• If you thread a second drawstring (through the top of both “sides”) then you have a loop on each side. This makes it easier to pull open at the top I find. Great idea! I have a fairly new daughter in law that wants to learn to sew and goes to the farmers markets with her Trader Joe bags… when she remembers because they are so bulky. This would be a great sewing lesson and she loves all the pretty dishtowels. Heck, they could use these for all kinds of things… so could I for that matter. And goodness knows I have a lot of rubber stamps!

  • Love the idea! Been using my basket for the market, but ended up with plastics on the veggies. I used old white linen and cotton table cloths that had some stains. I just cut of stained areas after washing and sewed up some bags. Cleans bags are also a great way to store the washed vegetables I refrigerate.

  • this is just great girls. i love these bags. i’ve been known to throw everything in to a canvas tote and hope for the best. thanks to you my strawberries are saved!

  • Lovely. I’ve been making produce bags using mesh and tulle, but this stuff is just so hard to work with! Think I’m going to need a different material.

  • May I please get a note to leave work and go home right now to make these right now? They are beautiful in their sweet simplicity!

  • Too cute! I just learned how to make produce bags out of old t-shirts and now I can add these to my collection. Great hostess gift too…make them a bag and put something from your own garden in it. That’s more special than a fancy bottle of wine any day…well, I wouldn’t refuse the wine. lol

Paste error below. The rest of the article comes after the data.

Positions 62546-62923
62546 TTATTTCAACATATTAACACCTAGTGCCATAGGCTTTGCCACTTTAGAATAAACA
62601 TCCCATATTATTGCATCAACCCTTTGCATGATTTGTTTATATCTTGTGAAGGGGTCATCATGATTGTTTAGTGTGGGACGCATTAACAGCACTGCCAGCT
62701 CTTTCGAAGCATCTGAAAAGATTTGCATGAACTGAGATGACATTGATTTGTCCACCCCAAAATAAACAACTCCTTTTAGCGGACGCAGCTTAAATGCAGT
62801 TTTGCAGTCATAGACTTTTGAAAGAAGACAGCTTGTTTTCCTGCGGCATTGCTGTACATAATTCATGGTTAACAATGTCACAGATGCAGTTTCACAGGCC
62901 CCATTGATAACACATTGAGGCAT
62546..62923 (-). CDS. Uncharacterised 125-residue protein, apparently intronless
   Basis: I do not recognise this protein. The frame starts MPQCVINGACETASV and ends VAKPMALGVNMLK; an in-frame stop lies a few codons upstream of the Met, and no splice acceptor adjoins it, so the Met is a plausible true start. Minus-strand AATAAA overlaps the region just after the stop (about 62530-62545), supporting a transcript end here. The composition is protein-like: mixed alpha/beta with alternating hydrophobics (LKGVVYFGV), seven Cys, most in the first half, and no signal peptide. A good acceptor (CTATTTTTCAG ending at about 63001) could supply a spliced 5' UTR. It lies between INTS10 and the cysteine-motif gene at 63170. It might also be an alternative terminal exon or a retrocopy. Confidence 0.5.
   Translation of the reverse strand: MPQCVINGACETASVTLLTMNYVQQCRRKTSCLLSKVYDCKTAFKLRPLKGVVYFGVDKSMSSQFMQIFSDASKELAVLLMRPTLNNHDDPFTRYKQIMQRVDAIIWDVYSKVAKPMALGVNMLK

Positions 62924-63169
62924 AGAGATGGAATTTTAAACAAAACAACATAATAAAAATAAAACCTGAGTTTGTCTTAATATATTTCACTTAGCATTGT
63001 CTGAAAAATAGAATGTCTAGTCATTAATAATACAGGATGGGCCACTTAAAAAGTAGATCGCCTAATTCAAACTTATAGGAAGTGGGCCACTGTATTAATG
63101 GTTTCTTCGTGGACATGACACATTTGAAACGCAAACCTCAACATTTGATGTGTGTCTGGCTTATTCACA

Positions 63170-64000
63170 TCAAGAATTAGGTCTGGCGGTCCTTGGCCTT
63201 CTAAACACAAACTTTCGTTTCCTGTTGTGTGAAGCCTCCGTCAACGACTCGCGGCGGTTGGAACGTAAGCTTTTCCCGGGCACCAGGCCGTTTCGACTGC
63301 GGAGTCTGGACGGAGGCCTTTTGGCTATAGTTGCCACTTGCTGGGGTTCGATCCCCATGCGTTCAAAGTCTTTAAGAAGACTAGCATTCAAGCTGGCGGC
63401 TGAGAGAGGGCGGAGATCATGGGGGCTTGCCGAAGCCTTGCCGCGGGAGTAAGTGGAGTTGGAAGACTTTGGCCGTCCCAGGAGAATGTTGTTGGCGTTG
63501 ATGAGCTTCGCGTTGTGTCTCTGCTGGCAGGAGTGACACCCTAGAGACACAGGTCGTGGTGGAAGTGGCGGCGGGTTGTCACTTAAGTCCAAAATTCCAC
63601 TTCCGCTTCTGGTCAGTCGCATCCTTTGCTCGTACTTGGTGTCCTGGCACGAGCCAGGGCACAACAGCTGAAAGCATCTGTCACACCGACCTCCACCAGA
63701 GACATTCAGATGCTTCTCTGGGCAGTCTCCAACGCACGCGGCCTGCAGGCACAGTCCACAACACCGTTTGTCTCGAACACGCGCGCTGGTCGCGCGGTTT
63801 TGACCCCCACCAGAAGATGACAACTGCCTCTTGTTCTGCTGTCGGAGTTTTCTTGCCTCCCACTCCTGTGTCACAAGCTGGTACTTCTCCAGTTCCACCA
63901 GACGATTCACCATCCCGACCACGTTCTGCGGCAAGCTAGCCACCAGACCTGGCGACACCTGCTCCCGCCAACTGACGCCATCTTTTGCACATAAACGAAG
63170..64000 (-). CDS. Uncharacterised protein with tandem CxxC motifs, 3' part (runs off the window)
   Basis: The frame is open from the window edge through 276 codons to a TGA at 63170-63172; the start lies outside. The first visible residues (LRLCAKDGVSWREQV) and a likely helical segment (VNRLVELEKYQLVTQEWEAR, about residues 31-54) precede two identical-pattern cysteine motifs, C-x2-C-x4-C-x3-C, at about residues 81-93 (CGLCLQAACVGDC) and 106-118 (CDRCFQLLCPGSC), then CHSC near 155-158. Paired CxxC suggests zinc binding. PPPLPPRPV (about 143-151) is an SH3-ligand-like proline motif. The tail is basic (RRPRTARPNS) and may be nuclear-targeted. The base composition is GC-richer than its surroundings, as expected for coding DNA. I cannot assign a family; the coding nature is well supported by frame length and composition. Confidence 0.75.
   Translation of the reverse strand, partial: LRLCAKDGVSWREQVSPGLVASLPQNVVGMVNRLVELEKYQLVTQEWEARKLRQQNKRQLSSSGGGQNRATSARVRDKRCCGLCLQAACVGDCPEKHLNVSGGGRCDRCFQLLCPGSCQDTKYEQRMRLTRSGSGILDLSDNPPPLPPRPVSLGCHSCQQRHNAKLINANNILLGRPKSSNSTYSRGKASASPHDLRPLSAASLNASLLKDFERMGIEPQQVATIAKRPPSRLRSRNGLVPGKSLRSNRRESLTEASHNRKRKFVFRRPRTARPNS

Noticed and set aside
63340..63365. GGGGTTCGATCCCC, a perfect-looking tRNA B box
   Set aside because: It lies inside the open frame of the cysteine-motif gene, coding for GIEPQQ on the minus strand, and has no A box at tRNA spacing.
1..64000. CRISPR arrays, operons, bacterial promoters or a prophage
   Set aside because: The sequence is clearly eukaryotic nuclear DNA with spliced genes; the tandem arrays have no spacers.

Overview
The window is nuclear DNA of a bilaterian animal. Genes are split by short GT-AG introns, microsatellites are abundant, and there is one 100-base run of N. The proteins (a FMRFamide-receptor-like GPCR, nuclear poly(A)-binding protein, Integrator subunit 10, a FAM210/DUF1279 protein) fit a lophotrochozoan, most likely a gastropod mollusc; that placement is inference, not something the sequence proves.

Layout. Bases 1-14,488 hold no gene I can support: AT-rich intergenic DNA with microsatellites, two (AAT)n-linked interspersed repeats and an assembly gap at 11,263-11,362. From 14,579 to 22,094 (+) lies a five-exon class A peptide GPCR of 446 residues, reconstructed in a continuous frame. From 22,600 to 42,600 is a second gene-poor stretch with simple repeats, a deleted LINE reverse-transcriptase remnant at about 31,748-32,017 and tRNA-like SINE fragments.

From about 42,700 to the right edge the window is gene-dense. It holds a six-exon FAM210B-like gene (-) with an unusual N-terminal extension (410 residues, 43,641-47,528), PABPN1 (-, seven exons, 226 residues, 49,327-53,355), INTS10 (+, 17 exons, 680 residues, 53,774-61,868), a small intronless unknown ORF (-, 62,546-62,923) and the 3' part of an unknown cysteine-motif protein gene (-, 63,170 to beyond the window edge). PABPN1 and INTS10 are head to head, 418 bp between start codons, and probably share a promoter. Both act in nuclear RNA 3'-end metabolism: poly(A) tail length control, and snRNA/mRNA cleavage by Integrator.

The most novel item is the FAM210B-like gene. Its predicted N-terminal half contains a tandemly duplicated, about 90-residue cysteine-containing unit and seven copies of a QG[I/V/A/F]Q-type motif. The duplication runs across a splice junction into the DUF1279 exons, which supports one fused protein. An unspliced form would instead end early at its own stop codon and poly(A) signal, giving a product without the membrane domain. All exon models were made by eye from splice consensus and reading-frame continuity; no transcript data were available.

• I made these yesterday and they are soo cute! One 5 pack of flour sack towels made 3 sets with a few extras. :) Great tutorial. Thanks!

  • Do these bags need to be moistened before storing the produce in the refrigerator?

  • As a Farmers’ Market vendor I’d like to thank you for this idea. We are trying to be as plastic free as possible and don’t offer bags. It helps immersurably when you bring your own!

  • We made these this summer with (nearly) identical ‘flour towels’ from IKEA. Super cheap and they turned out so so cute. Thanks for the fantastic tutorial!

  • These are truly delightful and now I “need” to make a trip to IKEA for these towels… that is after I use up the supply of old flour sack towels we already own. To include the ones that are stained but were embroidered by my Mom when she was a young woman living with her older sister. The others will be used just to make simple shopping bags!

    And our Farmer’s Market just opened a new section called the Maker’s Market…. yes its the section sells handmade items as well as offers classes. Would you mind if I used this idea and made some to sell there?

    Thank you for sharing!!

  • i was searching for muslin produce bags and came across these. brilliant! can’t wait to make them.

  • This is such a neat idea! I’ll be making these but using them as Christmas bags for individual family members, what a cool way to lower waste!